DENVER — In the six months since recreational marijuana use became legal, Colorado voters still support the move but believe it should be limited to the home or members-only clubs, a Quinnipiac University poll shows.
Voters in the survey, which was released Monday morning, support legal marijuana use 54 percent to 43 percent. But those surveyed said there should be no lighting up in bars and clubs.
Those surveyed support marijuana use in members-only clubs 66 percent to 29 percent, but the nearly same difference — 65 percent to 31 percent — say it should not be legal in bars and clubs where alcohol is served.
A similar 63 percent to 33 percent said marijuana use should not be legal at entertainment events where admission is charged.
Sixty-one percent said marijuana laws should be as restrictive as those regulating alcohol.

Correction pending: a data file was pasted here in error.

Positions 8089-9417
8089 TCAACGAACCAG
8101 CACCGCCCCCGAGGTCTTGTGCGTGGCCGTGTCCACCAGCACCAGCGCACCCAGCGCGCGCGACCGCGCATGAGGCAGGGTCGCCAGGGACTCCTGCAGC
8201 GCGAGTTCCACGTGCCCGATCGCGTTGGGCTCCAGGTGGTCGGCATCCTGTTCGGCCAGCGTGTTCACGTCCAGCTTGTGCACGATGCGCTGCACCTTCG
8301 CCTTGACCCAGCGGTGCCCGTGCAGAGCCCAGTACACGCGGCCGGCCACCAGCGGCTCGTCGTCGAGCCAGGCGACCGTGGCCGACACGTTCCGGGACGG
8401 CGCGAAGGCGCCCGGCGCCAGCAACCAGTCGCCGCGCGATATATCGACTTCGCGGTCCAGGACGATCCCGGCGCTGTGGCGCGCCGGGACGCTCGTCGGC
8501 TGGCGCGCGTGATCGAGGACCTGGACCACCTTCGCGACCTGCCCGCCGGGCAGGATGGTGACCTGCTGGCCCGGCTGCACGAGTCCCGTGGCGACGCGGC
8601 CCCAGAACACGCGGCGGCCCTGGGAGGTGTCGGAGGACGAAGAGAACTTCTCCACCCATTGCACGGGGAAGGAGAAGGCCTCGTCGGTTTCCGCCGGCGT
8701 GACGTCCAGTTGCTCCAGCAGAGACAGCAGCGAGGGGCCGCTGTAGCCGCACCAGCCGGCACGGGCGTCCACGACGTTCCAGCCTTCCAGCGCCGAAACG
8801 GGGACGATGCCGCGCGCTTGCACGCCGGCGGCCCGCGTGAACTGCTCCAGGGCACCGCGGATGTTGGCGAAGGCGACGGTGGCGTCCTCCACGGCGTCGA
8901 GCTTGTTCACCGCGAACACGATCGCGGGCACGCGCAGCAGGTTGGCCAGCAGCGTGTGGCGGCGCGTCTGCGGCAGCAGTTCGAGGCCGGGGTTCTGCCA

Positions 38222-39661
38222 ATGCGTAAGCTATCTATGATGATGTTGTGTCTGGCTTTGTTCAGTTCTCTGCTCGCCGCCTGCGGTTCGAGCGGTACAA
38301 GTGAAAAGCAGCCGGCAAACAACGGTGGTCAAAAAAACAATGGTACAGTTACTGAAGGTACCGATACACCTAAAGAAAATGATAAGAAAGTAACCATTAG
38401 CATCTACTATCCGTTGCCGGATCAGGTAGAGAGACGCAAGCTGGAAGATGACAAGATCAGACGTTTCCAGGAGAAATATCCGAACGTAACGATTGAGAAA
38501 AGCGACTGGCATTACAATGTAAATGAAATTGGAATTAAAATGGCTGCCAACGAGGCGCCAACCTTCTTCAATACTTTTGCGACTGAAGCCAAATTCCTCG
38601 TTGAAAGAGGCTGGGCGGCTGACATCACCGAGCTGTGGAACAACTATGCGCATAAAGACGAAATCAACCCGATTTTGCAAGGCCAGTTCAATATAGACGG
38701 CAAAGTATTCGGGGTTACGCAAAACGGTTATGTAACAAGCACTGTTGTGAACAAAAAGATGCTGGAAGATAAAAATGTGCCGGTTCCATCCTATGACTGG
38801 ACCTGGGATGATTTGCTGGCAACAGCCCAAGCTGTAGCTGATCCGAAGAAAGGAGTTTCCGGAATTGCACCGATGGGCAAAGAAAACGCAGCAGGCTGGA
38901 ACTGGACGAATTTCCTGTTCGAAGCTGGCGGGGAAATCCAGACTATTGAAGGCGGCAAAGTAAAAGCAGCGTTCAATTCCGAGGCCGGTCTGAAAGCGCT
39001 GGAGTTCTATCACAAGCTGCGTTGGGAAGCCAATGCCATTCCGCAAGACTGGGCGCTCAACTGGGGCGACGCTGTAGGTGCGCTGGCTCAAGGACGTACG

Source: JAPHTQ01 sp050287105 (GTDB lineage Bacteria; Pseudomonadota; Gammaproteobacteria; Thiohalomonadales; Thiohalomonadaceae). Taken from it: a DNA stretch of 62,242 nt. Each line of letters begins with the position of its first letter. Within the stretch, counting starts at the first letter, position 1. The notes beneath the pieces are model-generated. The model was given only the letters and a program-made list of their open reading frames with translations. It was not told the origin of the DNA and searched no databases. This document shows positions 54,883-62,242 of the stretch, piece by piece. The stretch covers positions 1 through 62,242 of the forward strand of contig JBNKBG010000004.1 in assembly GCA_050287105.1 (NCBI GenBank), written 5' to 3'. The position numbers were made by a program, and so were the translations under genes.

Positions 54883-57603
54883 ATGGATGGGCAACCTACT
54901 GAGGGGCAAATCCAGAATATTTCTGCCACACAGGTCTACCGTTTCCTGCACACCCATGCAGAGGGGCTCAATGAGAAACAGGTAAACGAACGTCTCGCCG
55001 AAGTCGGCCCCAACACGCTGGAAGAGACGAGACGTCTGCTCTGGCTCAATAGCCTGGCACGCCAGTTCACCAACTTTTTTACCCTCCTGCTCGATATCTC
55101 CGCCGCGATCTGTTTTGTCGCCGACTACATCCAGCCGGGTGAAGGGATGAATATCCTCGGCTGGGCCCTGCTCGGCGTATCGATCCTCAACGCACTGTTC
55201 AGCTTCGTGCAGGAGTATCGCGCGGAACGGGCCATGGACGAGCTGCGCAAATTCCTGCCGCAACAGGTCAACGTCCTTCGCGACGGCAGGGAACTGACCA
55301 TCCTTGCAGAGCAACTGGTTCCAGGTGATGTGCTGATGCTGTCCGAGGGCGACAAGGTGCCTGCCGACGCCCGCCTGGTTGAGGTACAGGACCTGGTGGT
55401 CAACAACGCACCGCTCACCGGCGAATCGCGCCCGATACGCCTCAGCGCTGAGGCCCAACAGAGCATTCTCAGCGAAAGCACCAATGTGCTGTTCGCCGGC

“Coloradans are still good to go on marijuana for recreational use in private settings, but as far as letting the good times roll in bars and clubs where alcohol is served, voters say don’t smoke ’em if you’ve got ’em,” said Tim Malloy, assistant director of the Quinnipiac University poll.
State laws ban all indoor smoking, but some private marijuana clubs are opening.
Other findings from the poll show 61 percent say alcohol is more harmful than marijuana and 51 percent of those surveyed say they have tried pot in their lifetime, but only 16 percent said they have tried it since the recreational use became legal Jan. 1.
The poll was conducted July 10-14, with 1,147 registered voters questioned by telephone. The sampling error is plus or minus 2.9 percentage points.